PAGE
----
While the United States experiences an “unprecedented” bogus asylum claim-driven migrant influx crisis at our beleaguered southwestern border, less attention is often paid to the contraband that seeps over that porous border — at the behest of the transnational gangs, trafficking rings, and cartels — every single day.
Fentanyl, which is an extremely lethal drug, is perhaps the prime example of the incredibly harmful effects of cartels having “operational control of the border” — as freshman congressman Rep. Chip Roy (R-TX) described the situation in his maiden House floor speech. Daniel Horowitz wrote last year at Conservative Review about the fentanyl epidemic:
Rather than a steady decline in fatalities from overdoses to match the decline in prescription opioids, everything went bonkers from 2013 to the present, after the public and politicians turned against the use of prescription opioids. We saw a spike in deaths of unfathomable proportions, getting worse every year through 2014, 2015, and 2016. The level of fatalities doubled and tripled in those states as, not surprisingly, heroin and fentanyl flooded the market. …
The [drug] epidemic we are facing today is not from prescription opioids, at least not more than it has been for an entire generation. The number of prescriptions has already been reduced dramatically, and the overdose rate has leveled off and even dropped in some of the most affected states since 2016, like Ohio. Almost the entirety of the increased fatalities above the long-term existing trajectory beginning in 2012 were from illicit drugs and mainly from the most dangerous one – heroin. Then, as heroin use began to skyrocket in 2013-2014, we began to see the growth of the cursed synthetic drug – fentanyl – which is 50-100 times stronger than morphine and can kill in small quantities. It’s often laced into heroin. In pretty much every state, fentanyl has skyrocketed to such a level that it has overtaken heroin as the leading drug killer. Cocaine and meth overdoses have also gone up a lot but are not nearly as serious.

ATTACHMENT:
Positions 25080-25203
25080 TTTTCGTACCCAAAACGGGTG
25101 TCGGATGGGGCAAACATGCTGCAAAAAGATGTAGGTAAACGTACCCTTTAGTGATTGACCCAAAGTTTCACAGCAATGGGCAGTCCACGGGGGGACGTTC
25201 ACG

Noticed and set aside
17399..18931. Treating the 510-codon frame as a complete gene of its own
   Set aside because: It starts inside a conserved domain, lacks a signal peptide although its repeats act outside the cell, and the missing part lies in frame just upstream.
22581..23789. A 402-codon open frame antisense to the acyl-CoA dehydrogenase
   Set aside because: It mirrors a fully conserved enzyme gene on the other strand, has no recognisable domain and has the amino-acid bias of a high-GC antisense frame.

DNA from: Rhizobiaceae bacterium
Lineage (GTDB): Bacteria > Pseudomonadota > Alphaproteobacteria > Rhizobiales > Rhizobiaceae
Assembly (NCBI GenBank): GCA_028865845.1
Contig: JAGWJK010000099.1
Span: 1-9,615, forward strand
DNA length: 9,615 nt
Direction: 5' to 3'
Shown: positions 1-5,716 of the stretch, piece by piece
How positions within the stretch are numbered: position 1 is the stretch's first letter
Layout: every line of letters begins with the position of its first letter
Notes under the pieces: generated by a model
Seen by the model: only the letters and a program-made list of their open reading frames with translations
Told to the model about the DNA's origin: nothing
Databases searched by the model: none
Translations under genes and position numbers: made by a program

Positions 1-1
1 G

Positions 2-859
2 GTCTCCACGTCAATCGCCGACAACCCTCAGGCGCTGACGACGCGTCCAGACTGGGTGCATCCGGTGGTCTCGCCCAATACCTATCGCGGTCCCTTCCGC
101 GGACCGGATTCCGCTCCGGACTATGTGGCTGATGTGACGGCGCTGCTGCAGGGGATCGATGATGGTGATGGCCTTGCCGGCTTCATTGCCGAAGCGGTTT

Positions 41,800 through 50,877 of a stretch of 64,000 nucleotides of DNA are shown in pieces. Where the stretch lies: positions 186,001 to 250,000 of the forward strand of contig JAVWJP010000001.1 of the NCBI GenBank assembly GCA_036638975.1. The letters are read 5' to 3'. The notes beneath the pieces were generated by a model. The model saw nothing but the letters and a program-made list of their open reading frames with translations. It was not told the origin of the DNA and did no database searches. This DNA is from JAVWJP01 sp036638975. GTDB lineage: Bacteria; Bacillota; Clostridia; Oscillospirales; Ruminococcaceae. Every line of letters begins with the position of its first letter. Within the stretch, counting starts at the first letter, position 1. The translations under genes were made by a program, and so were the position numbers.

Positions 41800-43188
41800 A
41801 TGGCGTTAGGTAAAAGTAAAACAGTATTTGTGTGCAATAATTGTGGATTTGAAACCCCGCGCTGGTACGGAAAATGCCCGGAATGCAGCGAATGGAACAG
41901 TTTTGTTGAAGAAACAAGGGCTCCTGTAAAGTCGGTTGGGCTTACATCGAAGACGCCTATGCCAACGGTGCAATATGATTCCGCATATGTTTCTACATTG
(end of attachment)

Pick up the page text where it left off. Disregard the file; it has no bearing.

Now, Jordan Schachtel of Blaze Media reports that U.S. Customs and Border Protection officers announced this week that they interdicted another large shipment of fentanyl that smugglers had attempted to sneak across the border:
Feds announced Tuesday that officials had intercepted 26 pounds of fentanyl, an extremely potent and frequently lethal drug, that was hidden inside of a truck subject to a secondary inspection at the Juarez-Lincoln International Bridge. The bridge separates Laredo, Texas, from the Mexican city of Nuevo Laredo.
A KGNS-TV report added that a canine unit sniffed out 10 separate packages that contained fentanyl, and that the drugs had an estimated street value of $728,000. The case has been turned over to U.S. Immigration and Customs Enforcement for further investigation, according to CBP.
“Our frontline CBP officers continued to remain vigilant amid heavy Semana Santa traffic and that dedication to the border security mission yielded a significant seizure of fentanyl,” Port Director Albert Flores of the Laredo Port of Entry said in a statement.
The Daily Wire has reported before on the fentanyl crisis. In January, The Daily Wire’s Ryan Saavedra reported on a record-setting fentanyl seizure of 254 pounds:
U.S. Customs and Border Protection officials announced on Thursday that officers made a record-breaking seizure of fentanyl on the U.S.-Mexico border that was enough to kill tens of millions of Americans.
“According to U.S. Customs and Border Protection, a canine officer alerted other officers to the presence of 254 pounds of fentanyl hidden inside an 18-wheeler carrying cucumbers, during a secondary inspection at the Mariposa port of entry just past noon on Saturday,” The Arizona Republic reported.
“This is the largest fentanyl seizure in any port of entry,” CBP official Guadalupe Ramirez said. “In CBP, in the history of CBP, this is the largest fentanyl seizure.”